[Extensions]

`#include <PxJointLimit.h>`

Inheritance diagram for PxJointLimitParameters:

## Public Member Functions | |

PxJointLimitParameters () | |

PX_INLINE bool | isValid () const |

Returns true if the current settings are valid. | |

PX_INLINE bool | isSoft () const |

## Public Attributes | |

PxReal | restitution |

Controls the amount of bounce when the joint hits a limit. | |

PxReal | bounceThreshold |

PxReal | stiffness |

if greater than zero, the limit is soft, i.e. a spring pulls the joint back to the limit | |

PxReal | damping |

if spring is greater than zero, this is the damping of the limit spring | |

PxReal | contactDistance |

the distance inside the limit value at which the limit will be considered to be active by the solver. As this value is made larger, the limit becomes active more quickly. It thus becomes less likely to violate the extents of the limit, but more expensive. | |

## Protected Member Functions | |

~PxJointLimitParameters () |

Limits are enabled or disabled by setting flags or other configuration parameters joints, see the documentation for specific joint types for details.

PxJointLimitParameters::PxJointLimitParameters | ( | ) | ` [inline]` |

PxJointLimitParameters::~PxJointLimitParameters | ( | ) | ` [inline, protected]` |

PX_INLINE bool PxJointLimitParameters::isSoft | ( | ) | const` [inline]` |

PX_INLINE bool PxJointLimitParameters::isValid | ( | ) | const` [inline]` |

Returns true if the current settings are valid.

**Returns:**- true if the current settings are valid

Reimplemented in PxJointLinearLimit, PxJointLinearLimitPair, PxJointAngularLimitPair, and PxJointLimitCone.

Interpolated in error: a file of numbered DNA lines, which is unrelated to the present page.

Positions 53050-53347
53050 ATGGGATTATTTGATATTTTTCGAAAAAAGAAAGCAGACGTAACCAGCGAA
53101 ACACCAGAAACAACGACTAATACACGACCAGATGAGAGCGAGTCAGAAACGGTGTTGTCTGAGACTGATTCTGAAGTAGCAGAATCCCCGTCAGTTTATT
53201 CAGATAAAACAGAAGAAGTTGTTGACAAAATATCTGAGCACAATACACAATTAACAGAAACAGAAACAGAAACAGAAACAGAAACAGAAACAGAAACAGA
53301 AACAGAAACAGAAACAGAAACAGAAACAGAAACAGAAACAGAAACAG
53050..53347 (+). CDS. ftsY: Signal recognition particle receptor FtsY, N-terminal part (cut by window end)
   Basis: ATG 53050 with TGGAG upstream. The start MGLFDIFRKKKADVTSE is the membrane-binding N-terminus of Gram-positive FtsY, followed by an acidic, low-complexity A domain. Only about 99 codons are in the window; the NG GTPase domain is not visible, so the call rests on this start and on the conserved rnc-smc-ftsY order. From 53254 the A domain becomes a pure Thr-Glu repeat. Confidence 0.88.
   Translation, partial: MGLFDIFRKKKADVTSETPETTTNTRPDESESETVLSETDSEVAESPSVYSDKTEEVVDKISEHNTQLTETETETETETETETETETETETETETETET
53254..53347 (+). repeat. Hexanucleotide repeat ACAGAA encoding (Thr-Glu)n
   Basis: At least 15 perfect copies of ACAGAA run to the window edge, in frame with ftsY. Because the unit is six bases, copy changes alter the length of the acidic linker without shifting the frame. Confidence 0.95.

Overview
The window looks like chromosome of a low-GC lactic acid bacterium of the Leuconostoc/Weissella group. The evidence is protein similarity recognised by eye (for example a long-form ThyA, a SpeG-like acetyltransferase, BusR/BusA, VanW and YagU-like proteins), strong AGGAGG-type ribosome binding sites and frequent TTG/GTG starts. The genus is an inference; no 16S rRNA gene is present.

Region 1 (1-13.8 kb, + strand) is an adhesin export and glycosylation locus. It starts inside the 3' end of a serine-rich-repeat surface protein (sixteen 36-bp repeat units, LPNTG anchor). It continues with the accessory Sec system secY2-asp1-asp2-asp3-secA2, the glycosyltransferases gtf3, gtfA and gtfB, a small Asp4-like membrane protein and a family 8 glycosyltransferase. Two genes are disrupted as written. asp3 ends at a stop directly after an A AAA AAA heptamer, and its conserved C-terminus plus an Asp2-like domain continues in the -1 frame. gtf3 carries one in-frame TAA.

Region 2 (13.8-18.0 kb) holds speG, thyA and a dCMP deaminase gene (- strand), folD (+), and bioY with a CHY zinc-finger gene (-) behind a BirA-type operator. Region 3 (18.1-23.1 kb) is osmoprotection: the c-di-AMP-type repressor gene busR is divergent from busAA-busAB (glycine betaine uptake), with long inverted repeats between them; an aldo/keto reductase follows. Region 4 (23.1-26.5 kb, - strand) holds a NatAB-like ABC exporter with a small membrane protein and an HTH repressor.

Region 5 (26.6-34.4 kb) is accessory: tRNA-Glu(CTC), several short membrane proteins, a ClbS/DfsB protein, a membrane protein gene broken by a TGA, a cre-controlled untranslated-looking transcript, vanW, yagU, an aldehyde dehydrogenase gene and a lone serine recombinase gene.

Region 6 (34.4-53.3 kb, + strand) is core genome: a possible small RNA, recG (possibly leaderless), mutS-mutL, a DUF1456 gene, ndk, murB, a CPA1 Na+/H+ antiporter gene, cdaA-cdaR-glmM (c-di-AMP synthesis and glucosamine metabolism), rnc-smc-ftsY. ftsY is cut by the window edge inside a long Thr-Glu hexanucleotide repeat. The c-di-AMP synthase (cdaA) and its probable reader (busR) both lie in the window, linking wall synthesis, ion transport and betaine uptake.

References PxIsFinite().

Referenced by PxJointLimitCone::isValid(), PxJointAngularLimitPair::isValid(), PxJointLinearLimitPair::isValid(), and PxJointLinearLimit::isValid().

determines the minimum impact velocity which will cause the joint to bounce

the distance inside the limit value at which the limit will be considered to be active by the solver. As this value is made larger, the limit becomes active more quickly. It thus becomes less likely to violate the extents of the limit, but more expensive.

The contact distance should be less than the limit angle or distance, and in the case of a pair limit, less than half the distance between the upper and lower bounds. Exceeding this value will result in the limit being active all the time.

Making this value too small can result in jitter around the limit.

**Default:** depends on the joint

**See also:**- PxPhysics::getTolerancesScale()

Referenced by PxJointAngularLimitPair::PxJointAngularLimitPair(), PxJointLimitCone::PxJointLimitCone(), PxJointLinearLimit::PxJointLinearLimit(), and PxJointLinearLimitPair::PxJointLinearLimitPair().

if spring is greater than zero, this is the damping of the limit spring

**Range:** [0, PX_MAX_F32)

**Default:** 0.0

Controls the amount of bounce when the joint hits a limit.

A restitution value of 1.0 causes the joint to bounce back with the velocity which it hit the limit. A value of zero causes the joint to stop dead.

In situations where the joint has many locked DOFs (e.g. 5) the restitution may not be applied correctly. This is due to a limitation in the solver which causes the restitution velocity to become zero as the solver enforces constraints on the other DOFs.

This limitation applies to both angular and linear limits, however it is generally most apparent with limited angular DOFs. Disabling joint projection and increasing the solver iteration count may improve this behavior to some extent.

Also, combining soft joint limits with joint drives driving against those limits may affect stability.

**Range:** [0,1]

**Default:** 0.0

if greater than zero, the limit is soft, i.e. a spring pulls the joint back to the limit

**Range:** [0, PX_MAX_F32)

**Default:** 0.0

The documentation for this class was generated from the following file:

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